Showing 161 - 170 of 229 annotations tagged with the keyword "Humor and Illness/Disability"
A bedraggled street dog is about to perish in the cold winter night, after having been scalded by boiling water earlier in the day. Suddenly, an elegant man feeds him and takes him home. The dog's savior is a famous and wealthy medical professor who rejuvenates people by hormonal manipulations.
As soon as the dog becomes accustomed to his new life of plenty, he finds himself the subject of a strange experiment--the professor and his assistant implant the testicles and pituitary gland of a dead criminal into the dog's body. After a rocky post-operative course, the dog gradually begins to change into an animal in human form and names himself Poligraph Poligraphovich Sharik. The half-beast-half-man, who gets along very well in the prevailing proletarian society, turns his creator's life into a nightmare--until the professor manages to reverse the procedure.
Argan, a fearful but miserly hypochondriac, divides his time between summoning the doctor to care for his ills and trying not to settle the resultant bills. He resolves to marry his daughter, Angélique, to a medical student, hoping to acquire unlimited access to gratis consultation. The chosen fiancé is an unattractive dolt, who would never interest Angélique, even if she were not already in love with clever, handsome Cléante, who poses as her music instructor.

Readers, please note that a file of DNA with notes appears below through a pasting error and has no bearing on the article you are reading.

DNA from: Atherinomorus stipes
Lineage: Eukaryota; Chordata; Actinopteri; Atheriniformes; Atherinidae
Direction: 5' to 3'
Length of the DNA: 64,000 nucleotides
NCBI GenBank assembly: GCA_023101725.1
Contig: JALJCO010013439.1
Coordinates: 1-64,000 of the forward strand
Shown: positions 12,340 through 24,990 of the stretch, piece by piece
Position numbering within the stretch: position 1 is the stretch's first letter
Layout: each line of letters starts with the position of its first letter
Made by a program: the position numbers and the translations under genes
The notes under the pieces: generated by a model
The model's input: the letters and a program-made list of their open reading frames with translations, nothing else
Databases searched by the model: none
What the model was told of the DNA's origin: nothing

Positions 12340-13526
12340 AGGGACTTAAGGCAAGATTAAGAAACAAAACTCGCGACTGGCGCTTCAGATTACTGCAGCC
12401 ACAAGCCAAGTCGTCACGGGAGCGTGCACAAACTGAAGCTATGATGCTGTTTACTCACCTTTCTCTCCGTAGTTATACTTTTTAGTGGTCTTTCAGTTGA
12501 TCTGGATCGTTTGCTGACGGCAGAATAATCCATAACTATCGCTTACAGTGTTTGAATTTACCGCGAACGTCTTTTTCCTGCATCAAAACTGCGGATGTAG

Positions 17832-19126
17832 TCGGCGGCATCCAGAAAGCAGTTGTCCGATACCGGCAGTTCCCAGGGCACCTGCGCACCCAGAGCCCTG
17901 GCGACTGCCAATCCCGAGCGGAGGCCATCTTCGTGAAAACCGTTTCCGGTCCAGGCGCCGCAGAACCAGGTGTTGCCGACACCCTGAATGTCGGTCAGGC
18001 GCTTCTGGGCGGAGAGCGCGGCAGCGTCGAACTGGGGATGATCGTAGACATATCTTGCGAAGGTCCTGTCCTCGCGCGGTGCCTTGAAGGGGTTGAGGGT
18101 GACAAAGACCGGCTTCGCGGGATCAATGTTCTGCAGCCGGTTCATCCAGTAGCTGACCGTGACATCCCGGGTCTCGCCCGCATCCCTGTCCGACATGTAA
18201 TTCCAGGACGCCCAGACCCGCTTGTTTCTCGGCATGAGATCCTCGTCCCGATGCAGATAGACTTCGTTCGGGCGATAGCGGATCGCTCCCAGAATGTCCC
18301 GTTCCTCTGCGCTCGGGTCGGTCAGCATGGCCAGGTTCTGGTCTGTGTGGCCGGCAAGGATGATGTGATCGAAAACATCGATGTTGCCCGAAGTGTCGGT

Argan's wife, however, plans to send Angélique to a convent, removing her from the line inheritance. At the urging of the sensible servant Toinette, he feigns death to test his wife's affection only to discover her contempt. Again with the help of Toinette, the young lovers convince Argan to liberate himself from the twin tyrannies of his ailing body and his grasping physicians by becoming his own doctor. The play closes with the physicians' lively examination of Argan and his entry into the profession, full of musical pomp and pidgin Latin.
The strange cast of characters in this satirical detective thriller includes most prominently, Dr. Rudy Graveline, a hack plastic surgeon trying to cover up the "accidental" death of a patient during a rhinoplasty procedure four years prior to the start of action. "One of the wondrous things about Florida, Rudy Graveline thought as he chewed on a jumbo shrimp, was the climate of unabashed corruption: There was absolutely no trouble from which money could not extricate you . . . Since the medical board was made up mostly of other doctors, Rudy Graveline had fully expected exoneration-- physicians stick together like shit on a shoe." (p.95)